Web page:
Election-year politics delays development and progress of green vehicles

Article by Anita Panait, on April 4, 2012

The money, time and effort spent for creating and introducing environment-friendly vehicles may be paying off with the success of some companies who were able to develop cars. However, the pursuit to make the United States a haven for environment-friendly cars is taking a deep hit this year from politics as the country focuses on the upcoming presidential elections. After a push in 2007 by the US Congress to hike fuel economy standards, Michigan dangled a carrot in front of the auto industry to encourage them to develop green technology.

That carrot is the $25 billion Advanced Technology Vehicles Manufacturing Loan Program, which offers low-interest loans for companies who will indulge in developing green vehicles. Companies like Ford Motor Co., Nissan Motor Co. and Tesla Motors have availed of the program, using the money to convert and retool their plants to suit up for productions of vehicles that does a little harm to the environment.

Some met success and some struggled while others shut down operations while waiting for funding. Fisker Automotive got some commitment but is currently struggling to get its production line running. The program so far has disbursed only less than half of the $25 billion available funding, and with the way politics is running the show, government support for green vehicles might see the end of the tunnel.

This year and the last, Republicans have been attacking the government’s decision to support this type of technology, says Autonews. Democrats and green-tech advocates, meanwhile, continue to defend the program, saying that politics is one of the reasons for its failure. They say that new loans are being hampered by political considerations and the program needs to be reworked. According to Roland Hwang, transportation program director for environmental group Natural Resources Defense Council, what is currently happening is a general atmosphere of attack against government support for green tech.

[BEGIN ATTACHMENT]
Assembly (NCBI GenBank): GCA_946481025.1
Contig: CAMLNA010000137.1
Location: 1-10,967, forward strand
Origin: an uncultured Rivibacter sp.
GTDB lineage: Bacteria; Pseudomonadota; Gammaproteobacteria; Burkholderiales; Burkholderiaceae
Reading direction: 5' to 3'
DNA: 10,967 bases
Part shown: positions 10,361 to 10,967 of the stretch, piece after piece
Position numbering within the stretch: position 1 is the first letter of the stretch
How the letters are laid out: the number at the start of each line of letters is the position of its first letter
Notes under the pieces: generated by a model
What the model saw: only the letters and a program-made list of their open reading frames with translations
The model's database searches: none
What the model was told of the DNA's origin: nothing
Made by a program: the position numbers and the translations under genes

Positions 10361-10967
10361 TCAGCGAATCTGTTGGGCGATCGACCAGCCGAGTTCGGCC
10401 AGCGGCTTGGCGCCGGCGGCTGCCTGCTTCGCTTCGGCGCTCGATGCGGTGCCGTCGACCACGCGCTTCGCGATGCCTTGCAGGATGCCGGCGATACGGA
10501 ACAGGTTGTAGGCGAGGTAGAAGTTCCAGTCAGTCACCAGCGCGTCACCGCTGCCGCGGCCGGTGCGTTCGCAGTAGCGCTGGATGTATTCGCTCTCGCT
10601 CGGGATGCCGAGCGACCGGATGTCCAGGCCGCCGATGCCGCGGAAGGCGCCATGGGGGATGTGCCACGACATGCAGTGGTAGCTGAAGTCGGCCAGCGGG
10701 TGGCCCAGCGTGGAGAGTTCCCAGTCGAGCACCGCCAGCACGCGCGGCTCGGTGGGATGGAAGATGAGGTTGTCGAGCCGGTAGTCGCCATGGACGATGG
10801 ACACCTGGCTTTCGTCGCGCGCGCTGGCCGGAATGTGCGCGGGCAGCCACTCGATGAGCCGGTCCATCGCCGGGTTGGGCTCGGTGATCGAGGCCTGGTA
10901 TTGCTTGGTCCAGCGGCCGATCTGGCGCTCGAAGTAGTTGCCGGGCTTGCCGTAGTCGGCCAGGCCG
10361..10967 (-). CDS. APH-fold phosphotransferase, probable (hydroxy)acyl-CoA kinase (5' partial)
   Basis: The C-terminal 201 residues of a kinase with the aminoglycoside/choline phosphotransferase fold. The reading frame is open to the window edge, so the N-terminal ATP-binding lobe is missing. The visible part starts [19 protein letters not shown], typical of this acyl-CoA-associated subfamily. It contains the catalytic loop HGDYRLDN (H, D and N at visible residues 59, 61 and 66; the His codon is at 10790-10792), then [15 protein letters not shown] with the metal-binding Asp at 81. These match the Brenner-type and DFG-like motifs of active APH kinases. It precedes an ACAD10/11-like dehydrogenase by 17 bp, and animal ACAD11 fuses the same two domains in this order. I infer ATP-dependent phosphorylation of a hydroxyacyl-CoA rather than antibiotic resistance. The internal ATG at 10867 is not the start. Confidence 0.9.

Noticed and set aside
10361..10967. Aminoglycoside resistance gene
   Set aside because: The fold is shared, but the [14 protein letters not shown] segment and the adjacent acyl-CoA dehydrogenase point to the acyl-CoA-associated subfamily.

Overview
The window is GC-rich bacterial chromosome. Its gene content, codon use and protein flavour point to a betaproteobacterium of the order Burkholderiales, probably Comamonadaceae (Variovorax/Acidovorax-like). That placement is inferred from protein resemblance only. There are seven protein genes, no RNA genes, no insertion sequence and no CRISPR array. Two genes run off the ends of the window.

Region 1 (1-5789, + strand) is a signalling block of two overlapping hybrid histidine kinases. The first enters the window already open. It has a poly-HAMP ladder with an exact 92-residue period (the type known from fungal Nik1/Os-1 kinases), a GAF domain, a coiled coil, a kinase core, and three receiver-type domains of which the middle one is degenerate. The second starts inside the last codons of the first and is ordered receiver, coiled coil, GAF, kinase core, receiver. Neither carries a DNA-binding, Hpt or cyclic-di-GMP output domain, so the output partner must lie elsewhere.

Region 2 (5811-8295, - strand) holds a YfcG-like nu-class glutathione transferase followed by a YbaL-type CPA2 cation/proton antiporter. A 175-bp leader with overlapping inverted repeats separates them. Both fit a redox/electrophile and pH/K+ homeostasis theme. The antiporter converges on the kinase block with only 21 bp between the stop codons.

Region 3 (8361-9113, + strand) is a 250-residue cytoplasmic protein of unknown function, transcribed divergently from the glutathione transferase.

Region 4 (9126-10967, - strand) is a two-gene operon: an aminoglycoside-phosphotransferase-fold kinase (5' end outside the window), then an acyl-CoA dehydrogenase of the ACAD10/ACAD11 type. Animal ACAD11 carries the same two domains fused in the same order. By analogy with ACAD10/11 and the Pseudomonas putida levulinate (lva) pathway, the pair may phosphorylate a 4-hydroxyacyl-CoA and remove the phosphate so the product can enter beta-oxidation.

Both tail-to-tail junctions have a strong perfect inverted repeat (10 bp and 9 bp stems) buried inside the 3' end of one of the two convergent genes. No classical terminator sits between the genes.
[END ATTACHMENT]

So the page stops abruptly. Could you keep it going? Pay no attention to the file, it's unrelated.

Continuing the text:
What makes matters worst is that the electric vehicles aren’t attracting enough buyers. In March, General Motors was forced to suspend production of the Chevrolet Volt plug-in hybrid for more than a month to trim its inventories.  The company failed to achieve its 2011 sales target of 10,000 Volts, selling only 7,671 units. Rival Nissan only sold 9,674 all-electric Leafs in 2011. Even when combined, the Volt and Leaf only accounted for 0.1% of the total sales in the US market.

If you liked the article, share on:

Topics: green car

Comments

Recommended

It has been more than four years since BMW announced the imminent arrival of its largest sports utility vehicle ever. Now, the German premium carmaker is finally introducing its much-anticipated...
by - October 17, 2018
Ford is giving potential Fiesta customers more reasons to purchase its world-renowned subcompact. Two of these are the introductions of new sporty model based from the ST-Line trim of the...
by - October 17, 2018
Volvo’s performance brand, Polestar, is all-set to redefine the way people purchase their new vehicles. But even before it rolls out it this innovative brand and retail concept, Polestar is...
by - October 17, 2018
Nobody would dare take a Bugatti Chiron to the off-road. After all, the power, dynamics and capabilities of the Chiron are designed to challenge the road and even the track,...
by - October 16, 2018
The new Porsche Taycan is considered as revolutionary at the German sports car maker as the upcoming model is its first all-electric vehicle. Nonetheless, the new Taycan four-door EV will...
by - October 16, 2018